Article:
Holy Week #6: Holy Friday
In past years, the church we attended had a tradition on Good Friday to provide a quiet, meditative service. We wrote our sins on small scraps of paper, and nailed them to a wooden cross. The only sound in that service was the rap, rap, rap of those nails. As we meditated we also read scripture quietly, pondering the humble, loving sacrifice of Christ on the cross. Today I share a bit of that meditation here – hoping these words will draw your mind and soul to God in worship.
God’s strength was demonstrated in humility.
- He grew up before him like a tender shoot, and like a root out of dry ground. He had no beauty or majesty to attract us to him, nothing in his appearance that we should desire him. He was despised and rejected by mankind, a man of suffering, and familiar with pain. Like one from whom people hide their faces, he was despised, and we held him in low esteem. (Isaiah 53:2 -3)
- Who, being in very nature God, did not consider equality with God something to be used to his own advantage; rather, he made himself nothing by taking the very nature of a servant, being made in human likeness. And being found in appearance as a man, he humbled himself by becoming obedient to death—even death on a cross! (Philippians 2:6-8)
The mighty “arm of the Lord” is revealed not as a stately king but as one who was despised and rejected. Jesus left heaven, left glory, to humble himself, to take on human flesh, to serve, to seek out the lost, and then to die – the ultimate act of obedience out of great love.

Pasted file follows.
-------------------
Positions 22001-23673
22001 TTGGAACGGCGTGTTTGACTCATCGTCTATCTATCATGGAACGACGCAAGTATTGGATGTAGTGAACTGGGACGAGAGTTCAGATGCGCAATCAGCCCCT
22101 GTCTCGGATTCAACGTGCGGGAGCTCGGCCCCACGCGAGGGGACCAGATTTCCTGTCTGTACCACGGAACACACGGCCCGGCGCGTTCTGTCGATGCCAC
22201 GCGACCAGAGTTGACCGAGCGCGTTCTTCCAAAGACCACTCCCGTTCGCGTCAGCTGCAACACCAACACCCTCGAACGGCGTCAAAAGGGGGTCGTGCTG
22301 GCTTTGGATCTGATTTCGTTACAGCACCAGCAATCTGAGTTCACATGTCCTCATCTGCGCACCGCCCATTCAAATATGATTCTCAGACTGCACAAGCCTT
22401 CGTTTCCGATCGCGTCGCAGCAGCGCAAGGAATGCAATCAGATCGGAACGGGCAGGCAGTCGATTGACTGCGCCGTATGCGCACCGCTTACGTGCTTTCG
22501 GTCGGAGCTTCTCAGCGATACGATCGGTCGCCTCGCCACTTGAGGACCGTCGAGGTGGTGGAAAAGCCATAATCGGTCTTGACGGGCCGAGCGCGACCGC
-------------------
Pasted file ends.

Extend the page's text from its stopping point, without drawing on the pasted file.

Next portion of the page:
The punishment for our sin was laid on Jesus.
- But he was pierced for our transgressions, he was crushed for our iniquities;
the punishment that brought us peace was on him, and by his wounds we are healed. (Isaiah 53:5)
- For Christ also suffered once for sins, the righteous for the unrighteous, to bring you to God. He was put to death in the body but made alive in the Spirit. (1 Peter 3:18)
God was not angry at Jesus.
- In divine nature they are one.
- Jesus was God’s beloved son.
- God’s wrath was about sin not about His son.
Instead, in my imagination, I see Jesus stepping into our world, stepping up to the gallows, and shouting, “I’ll pay her debt!” Jesus willingly bore our sin on the cross, it was a substitutionary death – He paid a debt He did not owe so that we – (you and I) could come into a right relationship with God – to bring us to God!
We are rescued through the power of the cross.
- For the message of the cross is foolishness to those who are perishing, but to us who are being saved it is the power of God. (1 Corinthians 1:18)
- For he has rescued us from the dominion of darkness and brought us into the kingdom of the Son he loves, in whom we have redemption, the forgiveness of sins. (Colossians 1:3)
Some mock the cross, but to those of us who believe, the cross is a demonstration of God’s power, love, humility in establishing the new covenant! It is by God’s will that we are sanctified through the offering of the body of Jesus the Messiah, once for all. We are transformed, made new in the cross. We are rescued from the dominion of darkness and brought into God’s kingdom. It is in Christ we have forgiveness, redemption, life to the full!